Posted on August 5, 2013
We here at RepairLabs spend a lot of time fixing water damaged devices. Now, most of the time, these devices require our specially-designed RepairLabs' Cleaning Process to get back into working order, still we decided it was time to answer the question we get asked all the time: “I got my phone wet, what can I do to fix it?”
To do this test properly, we had to document each step of the process so that you guys can see exactly why one option is better than another. The most common thing people do when they get their device wet, is stick it in rice... That’s the worst thing you can do. Yes, rice will eventually absorb the water, what it will also do is cause massive corrosion build-up inside your device, which is the reason it isn’t working in the first place.
Rice has always been considered by many to be the top option for drying out a water damaged device, but the truth is that rice doesn’t absorb liquid out of your device very well, increasing the risk of a part shorting out inside the phone due to water, and an increased build-up of corrosion from the chlorine in the water.
Though the general idea behind corrosion is that it makes your phone go from working to not working, which is true, but there is more to it than that. It’s time for a RepairLabs’ Super Awesome Scientific Moment!!
Corrosion is the result of an undisturbed chlorinated-liquid sitting inside your device for an extended period of time. What this chlorine does is cause corrosion, which eats away lead-free solder, causing your device to have cold joints which is a bad connection between two connectors where the solder use to be. Another issue with corrosion is that it’s conductive, which can cause parts inside your device to short out, such as the battery and LCD, etc...
Any website or person that has told you to stick your phone in rice after suffering water damage is setting you up for failure. Luckily your friends at RepairLabs are here to help you get things back in working order.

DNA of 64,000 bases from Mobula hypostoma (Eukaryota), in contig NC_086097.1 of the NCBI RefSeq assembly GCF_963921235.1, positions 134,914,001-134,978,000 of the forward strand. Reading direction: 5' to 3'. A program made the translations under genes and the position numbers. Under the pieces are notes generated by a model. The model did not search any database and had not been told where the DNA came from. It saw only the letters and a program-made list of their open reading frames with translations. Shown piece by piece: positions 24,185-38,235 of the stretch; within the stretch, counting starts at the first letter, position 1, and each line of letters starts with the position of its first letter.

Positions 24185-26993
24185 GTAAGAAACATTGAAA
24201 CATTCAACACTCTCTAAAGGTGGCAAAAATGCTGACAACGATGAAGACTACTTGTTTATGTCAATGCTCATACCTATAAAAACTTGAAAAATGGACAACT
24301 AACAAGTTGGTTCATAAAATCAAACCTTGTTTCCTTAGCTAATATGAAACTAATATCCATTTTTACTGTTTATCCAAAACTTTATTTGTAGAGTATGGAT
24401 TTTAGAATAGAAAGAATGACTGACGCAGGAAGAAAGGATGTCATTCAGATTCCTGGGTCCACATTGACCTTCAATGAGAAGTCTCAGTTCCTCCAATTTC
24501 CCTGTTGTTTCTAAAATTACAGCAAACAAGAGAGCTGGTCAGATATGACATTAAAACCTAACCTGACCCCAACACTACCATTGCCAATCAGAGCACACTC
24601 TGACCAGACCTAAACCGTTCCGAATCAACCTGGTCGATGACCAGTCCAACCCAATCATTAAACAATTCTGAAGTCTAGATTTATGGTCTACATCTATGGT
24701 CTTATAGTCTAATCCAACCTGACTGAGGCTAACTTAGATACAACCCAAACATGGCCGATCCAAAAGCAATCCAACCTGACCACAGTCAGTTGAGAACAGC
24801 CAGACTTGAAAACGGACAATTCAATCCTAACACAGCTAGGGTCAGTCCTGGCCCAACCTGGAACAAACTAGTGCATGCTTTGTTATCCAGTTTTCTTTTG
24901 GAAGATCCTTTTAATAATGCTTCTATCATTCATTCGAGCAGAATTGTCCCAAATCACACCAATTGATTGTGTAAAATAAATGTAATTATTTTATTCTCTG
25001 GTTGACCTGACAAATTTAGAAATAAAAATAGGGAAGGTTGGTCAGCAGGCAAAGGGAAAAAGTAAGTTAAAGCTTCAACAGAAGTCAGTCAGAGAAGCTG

We used the five most common drying methods, which are; rice, an alcohol bath, desiccant crystals, a blow dryer, and running a device through RepairLabs' own Cleaning Process. For the sake of consistency, we used five iPhones that have been submerged in a bucket full of pool water, which consists of water and chlorine, since the water will be more corrosive than tap water, but not quite as bad as salt water.
Each device was submerged for five minutes, removed from the water and shaken out, then put into whatever water drying method it was selected for. After their allotted time, they were all removed and disassembled to get pictures of the rust accumulation inside and the corrosion build up on the LCD connection.
Desiccant Crystals (48hrs) – The trusty 48 hour emergency water kit. All these are is a little bag full of desiccant crystals, which are used to absorb moisture. We followed the directions on the packaging to the letter, getting the phone into the bag as quickly as possible and then sealing it for 48 hours before re-opening it.
Results – The rust build-up was pretty severe on the screws inside the phone, along with most of the back housing and metal internal components. There was also a bit of moisture still on the battery, leaving it moist in areas.
The LCD connection was surprisingly relatively clean of any corrosion, raising the chances that we would be able to fix this particular phone.
Alcohol (24hrs) – Considered by some our Certified Technicians to be the best way to save your phone after a dip in some liquid. The alcohol will help break down the water while working as a non-conductive liquid to keep your device from shorting out. Note that five to ten minutes is all that is needed in the alcohol. We let it sit in the alcohol for five minutes before removing the phone and letting it air dry for another 24 hours.
Interesting to see that the phone worked the moment we put it in the alcohol, even after sitting in the pool water for five whole minutes.